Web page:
As he announced his resignation, Dallas Independent School District Superintendent Michael Hinojosa won praise Thursday from community leaders who worked with him.
The leaders said the district must choose another strong superintendent to keep progress going, as rumors swirl about Hinojosa's future.
“We must make sure that we get someone here that understands equity, that understand that all kids matter,” Dallas ISD Trustee Maxie Johnson said.
Johnson was a strong critic of Hinojosa during the fight to get better improvements for South Oak Cliff High School.
In 2015, SOC students staged a walkout over a leaky roof and generally poor condition of the building.
Pastor Johnson was a parent and community leader at that time, before getting elected to the school board.
“We fought for equity. We fought for a nicer school,” Johnson said.
The latest news from around North Texas.
Johnson said part of the reward of a total reconstruction of the school and much better facilities Hinojosa eventually supported was SOC’s recent state football championship.
“It says that if you give kids resources, we can perform, and we can achieve,” Johnson said. “I have a mixed report card, but I can say that lately, I believe Dr. Hinojosa has taken the district to a higher level.”
Improvements completed at many other campuses and work still underway at others are more examples of the physical improvements to the district from two large public improvement bond referendums passed by voters during Hinojosa’s tenure.
“I think the community said to him, ‘great job, and we believe you can do more with more,’” Paul Quinn College President Michael Sorrell said.
Sorrell dealt with Hinojosa professionally and also observed the district’s accomplishments.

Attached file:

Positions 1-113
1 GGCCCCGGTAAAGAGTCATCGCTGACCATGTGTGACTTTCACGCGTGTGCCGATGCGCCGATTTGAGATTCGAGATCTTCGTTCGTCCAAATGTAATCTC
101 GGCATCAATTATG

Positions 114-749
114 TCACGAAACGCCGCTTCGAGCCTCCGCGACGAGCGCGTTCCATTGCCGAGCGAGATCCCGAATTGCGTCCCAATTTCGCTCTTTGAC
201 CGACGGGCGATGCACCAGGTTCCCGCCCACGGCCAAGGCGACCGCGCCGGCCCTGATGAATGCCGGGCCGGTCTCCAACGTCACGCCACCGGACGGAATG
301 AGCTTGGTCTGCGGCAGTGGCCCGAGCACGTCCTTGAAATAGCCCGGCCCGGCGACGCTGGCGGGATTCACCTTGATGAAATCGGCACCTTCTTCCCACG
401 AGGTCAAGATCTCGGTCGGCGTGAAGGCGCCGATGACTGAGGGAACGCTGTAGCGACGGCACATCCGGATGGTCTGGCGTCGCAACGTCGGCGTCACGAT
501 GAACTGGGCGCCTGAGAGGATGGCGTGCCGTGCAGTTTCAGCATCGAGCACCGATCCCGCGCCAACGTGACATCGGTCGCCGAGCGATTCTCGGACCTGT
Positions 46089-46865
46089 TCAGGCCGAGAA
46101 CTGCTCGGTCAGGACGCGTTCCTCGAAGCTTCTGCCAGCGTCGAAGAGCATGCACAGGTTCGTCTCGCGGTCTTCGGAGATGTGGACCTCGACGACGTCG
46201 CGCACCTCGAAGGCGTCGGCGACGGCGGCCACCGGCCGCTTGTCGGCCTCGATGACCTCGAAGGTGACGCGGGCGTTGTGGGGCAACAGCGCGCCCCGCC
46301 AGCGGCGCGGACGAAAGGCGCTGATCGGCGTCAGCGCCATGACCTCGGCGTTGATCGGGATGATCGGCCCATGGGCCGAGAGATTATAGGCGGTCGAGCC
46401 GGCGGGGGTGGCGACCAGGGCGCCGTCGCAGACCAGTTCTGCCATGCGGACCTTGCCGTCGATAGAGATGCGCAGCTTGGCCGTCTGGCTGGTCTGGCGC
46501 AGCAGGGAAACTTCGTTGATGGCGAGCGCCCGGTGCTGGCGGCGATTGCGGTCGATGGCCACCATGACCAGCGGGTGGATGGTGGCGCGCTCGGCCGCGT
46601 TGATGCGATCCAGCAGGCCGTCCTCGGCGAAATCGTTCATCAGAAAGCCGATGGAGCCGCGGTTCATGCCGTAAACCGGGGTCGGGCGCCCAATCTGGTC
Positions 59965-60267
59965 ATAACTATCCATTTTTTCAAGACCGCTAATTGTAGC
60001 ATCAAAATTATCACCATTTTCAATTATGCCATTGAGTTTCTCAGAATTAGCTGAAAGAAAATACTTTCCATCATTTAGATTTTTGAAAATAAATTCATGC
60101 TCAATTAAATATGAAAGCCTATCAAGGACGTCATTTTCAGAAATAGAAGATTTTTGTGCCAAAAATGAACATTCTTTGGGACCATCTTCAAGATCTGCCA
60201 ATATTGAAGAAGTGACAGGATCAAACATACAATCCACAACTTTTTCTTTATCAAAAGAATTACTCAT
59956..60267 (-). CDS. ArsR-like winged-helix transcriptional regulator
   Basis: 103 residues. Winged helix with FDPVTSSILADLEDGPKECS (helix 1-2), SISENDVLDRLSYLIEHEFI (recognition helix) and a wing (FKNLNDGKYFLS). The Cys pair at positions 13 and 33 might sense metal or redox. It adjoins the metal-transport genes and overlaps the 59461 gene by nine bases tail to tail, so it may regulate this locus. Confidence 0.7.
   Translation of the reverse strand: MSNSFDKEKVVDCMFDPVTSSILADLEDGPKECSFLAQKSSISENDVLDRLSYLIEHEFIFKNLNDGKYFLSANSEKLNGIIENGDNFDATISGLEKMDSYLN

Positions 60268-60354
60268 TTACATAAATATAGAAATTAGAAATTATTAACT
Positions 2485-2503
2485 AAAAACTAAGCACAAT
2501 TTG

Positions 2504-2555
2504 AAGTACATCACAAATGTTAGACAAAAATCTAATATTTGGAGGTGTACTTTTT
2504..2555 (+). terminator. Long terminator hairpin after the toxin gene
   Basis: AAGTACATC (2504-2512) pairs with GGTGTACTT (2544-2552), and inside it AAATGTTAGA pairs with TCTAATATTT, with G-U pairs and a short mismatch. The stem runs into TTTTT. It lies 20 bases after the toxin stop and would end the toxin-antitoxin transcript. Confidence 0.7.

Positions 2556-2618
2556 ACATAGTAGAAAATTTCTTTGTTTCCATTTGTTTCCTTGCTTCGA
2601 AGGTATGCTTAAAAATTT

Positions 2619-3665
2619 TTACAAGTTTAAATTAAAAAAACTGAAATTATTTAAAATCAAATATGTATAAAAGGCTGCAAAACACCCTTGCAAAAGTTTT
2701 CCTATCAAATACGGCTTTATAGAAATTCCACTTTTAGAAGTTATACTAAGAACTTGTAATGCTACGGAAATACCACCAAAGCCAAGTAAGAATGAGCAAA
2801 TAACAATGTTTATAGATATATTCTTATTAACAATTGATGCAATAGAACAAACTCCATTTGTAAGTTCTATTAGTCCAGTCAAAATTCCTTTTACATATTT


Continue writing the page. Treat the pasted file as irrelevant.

“It’s been really pretty impressive, the growth of choice schools, and doing it in a way the district could develop a sense of pride,” Sorrell said.
Hinojosa also received credit for academic improvements from educator and LULAC leader Rene Martinez who cited expanding dual-language programs, hiring more bilingual teachers and putting district finances in order with a strong fund balance.
Martinez, who is now a college-level instructor, said he has known Hinojosa since the superintendent was a teenager.
“He’s considered the dean of superintendents in the state of Texas and really parts of the southwest,” Martinez said. “Whatever he plans to do, I wouldn't bet against him. I would bet that he's going to do a great job, just as he did with the Dallas Schools.”
Hinojosa also received praise from Dallas City Council Member Jaime Resendez who is a former Dallas ISD Trustee.
“He is a Dallas legend. He is a significant factor in leading Dallas ISD in a positive direction. He has helped shape initiatives throughout the state of Texas,” Resendez said.
Resendez said the success of the City of Dallas is tied to the K-12 education system so it is crucial that the school district choose another strong leader to continue the district’s success.
Resendez said he has heard the rumors about Hinojosa considering a run for Dallas Mayor.
“Dallas has never had a Latino mayor so I think it's important that at some point in the future for that to happen. It's not my place to say whether or not Hinojosa should run for Mayor,” Resendez said.
Paul Quinn College President Sorrell, who is also a keen Dallas political observer, said Hinojosa’s success has earned him political capital.
“I think it certainly has brought him a next act,” Sorrell said. “When you look at what he has done, it certainly has afforded him the opportunity to say ‘This is what I would like to do next’ and have people take him seriously.”
Hinojosa declined to discuss his future plans Thursday. He told Dallas ISD Trustees he will stay on the job until they select a replacement.
“Whatever decision he makes, I'm going to pray for him that he does well,” Johnson said.
Some trustees have said they want a nationwide search for a replacement while some already favor as a possible replacement an administrator hired by Hinojosa a year ago.
Current Dallas Mayor Eric Johnson declined an interview request through a spokesperson who said Johnson was out of town Thursday. Johnson has not said whether he intends to run for re-election in the May 2023 municipal election.